A major takeaway for us was also to have everyone in the company contributing. Customer Success / Product needs to inform the rest of the organization why customers are not doing well. Sales and Marketing should then determine whom they reach out to, if they need to disqualify customers early in the sales process, if you should only target certain customers with a specific technical setup or size, etc.
John Saroff is the CEO of Chartbeat, a real-time traffic and analytics provider for publishers. Some customers include The New York Times, CNN, and The Atlantic.
His advice: Find opportunities to offer proactive support.
The biggest challenge with churn is that it’s a lagging indicator. It tells you something is wrong, but it doesn’t tell you what is wrong. So, we’ve found that working hard to develop leading indicators is crucial. We cohort our client base all sorts of different ways (size, geography, business type) and look for churn differences within the cohorts. We work hard to link churn to usage data to see if there are any signals inside a client’s habits where we need to jump in and help.
Milena Berry is the cofounder of PowerToFly, a recruiting platform connecting large companies and startups with women on the job hunt. Some PowerToFly users include Fidelity, WeWork, and Cloudflare.
Her advice: Be laser-focused on customer experience.
It’s been transformational for us to embrace the services component of SaaS and subscription businesses. Many people think SaaS is supposed to solve everything in a platform, and while that works well for some businesses, others need services on top of that to be successful. If you’re struggling because your customers don’t fully understand how to get what they need, adding a services component can be really helpful.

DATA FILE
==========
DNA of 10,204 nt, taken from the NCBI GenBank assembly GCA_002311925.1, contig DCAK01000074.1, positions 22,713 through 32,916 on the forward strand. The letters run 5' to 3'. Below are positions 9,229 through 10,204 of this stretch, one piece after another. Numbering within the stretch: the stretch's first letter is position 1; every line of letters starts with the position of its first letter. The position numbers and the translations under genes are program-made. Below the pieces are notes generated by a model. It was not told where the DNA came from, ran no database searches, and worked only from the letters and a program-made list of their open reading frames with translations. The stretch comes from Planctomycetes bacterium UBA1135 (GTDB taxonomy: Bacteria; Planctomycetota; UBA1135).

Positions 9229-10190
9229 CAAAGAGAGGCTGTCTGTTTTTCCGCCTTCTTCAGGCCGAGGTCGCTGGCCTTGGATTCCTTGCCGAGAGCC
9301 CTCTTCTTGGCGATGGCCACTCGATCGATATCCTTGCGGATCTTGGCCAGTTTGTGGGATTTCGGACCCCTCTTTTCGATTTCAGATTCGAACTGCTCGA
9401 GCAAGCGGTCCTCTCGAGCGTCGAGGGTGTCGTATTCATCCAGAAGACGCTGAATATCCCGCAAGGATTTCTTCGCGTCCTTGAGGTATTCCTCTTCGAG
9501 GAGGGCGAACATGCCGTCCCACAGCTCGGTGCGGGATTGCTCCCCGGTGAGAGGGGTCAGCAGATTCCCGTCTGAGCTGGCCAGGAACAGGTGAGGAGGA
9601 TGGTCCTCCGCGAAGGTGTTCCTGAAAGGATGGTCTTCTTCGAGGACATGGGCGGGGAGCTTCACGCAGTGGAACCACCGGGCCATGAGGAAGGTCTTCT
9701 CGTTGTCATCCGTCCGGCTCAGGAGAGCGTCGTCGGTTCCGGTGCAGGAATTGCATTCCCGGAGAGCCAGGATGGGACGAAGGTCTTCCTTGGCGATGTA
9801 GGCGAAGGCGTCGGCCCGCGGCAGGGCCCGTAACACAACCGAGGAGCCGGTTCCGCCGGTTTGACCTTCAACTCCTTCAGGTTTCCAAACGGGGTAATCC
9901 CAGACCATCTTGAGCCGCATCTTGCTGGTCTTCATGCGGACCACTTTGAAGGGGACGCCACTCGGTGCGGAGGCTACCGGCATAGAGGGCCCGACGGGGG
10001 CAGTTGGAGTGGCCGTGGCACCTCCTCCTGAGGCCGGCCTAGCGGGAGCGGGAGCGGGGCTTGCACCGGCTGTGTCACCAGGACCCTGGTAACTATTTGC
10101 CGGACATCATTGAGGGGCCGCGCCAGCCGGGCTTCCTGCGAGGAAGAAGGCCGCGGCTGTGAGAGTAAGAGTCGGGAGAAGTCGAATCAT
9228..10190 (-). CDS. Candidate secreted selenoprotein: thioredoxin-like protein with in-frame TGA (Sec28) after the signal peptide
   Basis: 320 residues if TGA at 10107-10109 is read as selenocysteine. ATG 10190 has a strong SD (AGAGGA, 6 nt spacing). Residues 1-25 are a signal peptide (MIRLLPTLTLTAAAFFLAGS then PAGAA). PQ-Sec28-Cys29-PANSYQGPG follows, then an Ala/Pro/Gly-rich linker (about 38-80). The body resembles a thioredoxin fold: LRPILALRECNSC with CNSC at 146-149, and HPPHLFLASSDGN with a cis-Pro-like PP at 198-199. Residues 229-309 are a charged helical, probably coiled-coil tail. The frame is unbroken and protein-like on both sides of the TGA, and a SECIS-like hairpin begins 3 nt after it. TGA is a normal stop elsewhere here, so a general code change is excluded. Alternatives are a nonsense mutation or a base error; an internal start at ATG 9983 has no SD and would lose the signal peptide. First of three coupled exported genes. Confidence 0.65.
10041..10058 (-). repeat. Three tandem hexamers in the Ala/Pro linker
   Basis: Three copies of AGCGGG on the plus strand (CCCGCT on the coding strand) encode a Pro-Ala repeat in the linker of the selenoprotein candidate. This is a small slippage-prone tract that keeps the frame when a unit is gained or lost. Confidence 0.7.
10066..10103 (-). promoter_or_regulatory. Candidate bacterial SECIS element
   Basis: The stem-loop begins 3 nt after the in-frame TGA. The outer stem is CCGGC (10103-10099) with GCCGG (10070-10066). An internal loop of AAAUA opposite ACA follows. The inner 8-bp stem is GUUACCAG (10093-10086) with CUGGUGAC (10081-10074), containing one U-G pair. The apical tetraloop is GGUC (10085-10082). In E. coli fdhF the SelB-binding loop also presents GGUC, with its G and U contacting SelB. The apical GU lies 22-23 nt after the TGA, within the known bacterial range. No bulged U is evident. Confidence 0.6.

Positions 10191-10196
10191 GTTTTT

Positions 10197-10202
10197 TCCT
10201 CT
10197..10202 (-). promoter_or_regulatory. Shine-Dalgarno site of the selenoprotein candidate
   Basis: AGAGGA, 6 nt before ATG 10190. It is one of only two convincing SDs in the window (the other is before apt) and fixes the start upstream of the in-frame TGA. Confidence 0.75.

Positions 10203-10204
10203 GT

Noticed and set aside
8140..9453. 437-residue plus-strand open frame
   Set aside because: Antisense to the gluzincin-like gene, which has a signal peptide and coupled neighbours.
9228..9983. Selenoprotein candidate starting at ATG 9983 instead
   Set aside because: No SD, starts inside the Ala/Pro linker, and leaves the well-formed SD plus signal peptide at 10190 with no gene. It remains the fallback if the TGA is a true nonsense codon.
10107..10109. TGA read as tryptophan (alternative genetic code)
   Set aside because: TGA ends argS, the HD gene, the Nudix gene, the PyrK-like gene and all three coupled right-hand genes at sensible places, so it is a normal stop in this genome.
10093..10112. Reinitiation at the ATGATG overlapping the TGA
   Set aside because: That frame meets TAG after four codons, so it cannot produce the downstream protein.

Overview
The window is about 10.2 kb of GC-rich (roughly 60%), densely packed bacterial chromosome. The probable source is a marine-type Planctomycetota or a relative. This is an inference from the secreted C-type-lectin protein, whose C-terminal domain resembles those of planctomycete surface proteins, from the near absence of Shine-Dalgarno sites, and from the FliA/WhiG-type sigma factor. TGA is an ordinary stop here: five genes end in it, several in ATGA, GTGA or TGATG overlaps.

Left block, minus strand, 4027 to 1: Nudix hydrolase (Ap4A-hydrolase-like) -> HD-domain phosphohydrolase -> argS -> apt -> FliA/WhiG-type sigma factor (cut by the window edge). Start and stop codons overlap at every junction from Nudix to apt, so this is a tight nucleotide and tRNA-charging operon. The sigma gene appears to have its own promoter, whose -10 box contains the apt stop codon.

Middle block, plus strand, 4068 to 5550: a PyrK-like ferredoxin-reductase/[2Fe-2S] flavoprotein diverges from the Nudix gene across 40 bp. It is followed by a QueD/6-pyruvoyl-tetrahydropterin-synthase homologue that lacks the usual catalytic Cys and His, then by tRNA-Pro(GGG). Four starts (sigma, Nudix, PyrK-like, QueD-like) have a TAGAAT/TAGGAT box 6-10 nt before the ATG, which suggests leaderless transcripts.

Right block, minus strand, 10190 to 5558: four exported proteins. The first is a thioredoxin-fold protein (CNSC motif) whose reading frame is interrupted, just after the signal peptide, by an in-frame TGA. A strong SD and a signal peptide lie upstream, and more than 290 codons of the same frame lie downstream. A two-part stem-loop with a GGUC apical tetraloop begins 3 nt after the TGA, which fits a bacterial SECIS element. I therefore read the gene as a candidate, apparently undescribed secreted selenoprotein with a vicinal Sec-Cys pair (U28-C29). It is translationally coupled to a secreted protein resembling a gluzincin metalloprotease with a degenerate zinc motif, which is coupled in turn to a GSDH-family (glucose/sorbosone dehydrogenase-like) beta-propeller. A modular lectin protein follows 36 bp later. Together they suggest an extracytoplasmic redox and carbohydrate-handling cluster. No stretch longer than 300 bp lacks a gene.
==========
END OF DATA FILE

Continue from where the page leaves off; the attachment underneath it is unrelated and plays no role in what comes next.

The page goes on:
Graham Brown, Partner at LH, works closely with our early-stage B2B companies across sectors including digital health and marketplaces as they land important early customers.
His advice: Perfect your onboarding process.
Focus on onboarding and early impressions, because the first 30 days are a critical period. A strong first impression can form the basis for future confirmation bias, so it’s crucial to surprise and delight customers throughout the onboarding process and really get to know them early. With a positive opinion, you’ll likely be given the benefit of the doubt with future hiccups and, on the flipside, it is very difficult to regain trust after a poor onboarding experience.
Joe Medved, Special Partner at LH, advises both early and later-stage B2B companies across our portfolio looking to secure and maintain clients with significant scale.
His advice: Empower your internal champion.
Arm the person who owns the product internally with the ROI story and give them the tools to communicate that payoff to key stakeholders at customers’ companies. Work to build out materials and tools to enhance the feedback loop in order to convey the value the product or service delivers. That way, you’re in a better position to renew or grow your contract with the client. Customer support should be considered as an extension of your sales team. They should be equipped with the proper incentives to maintain and build out the relationship. It’s a lot easier to keep your customers than acquire new ones.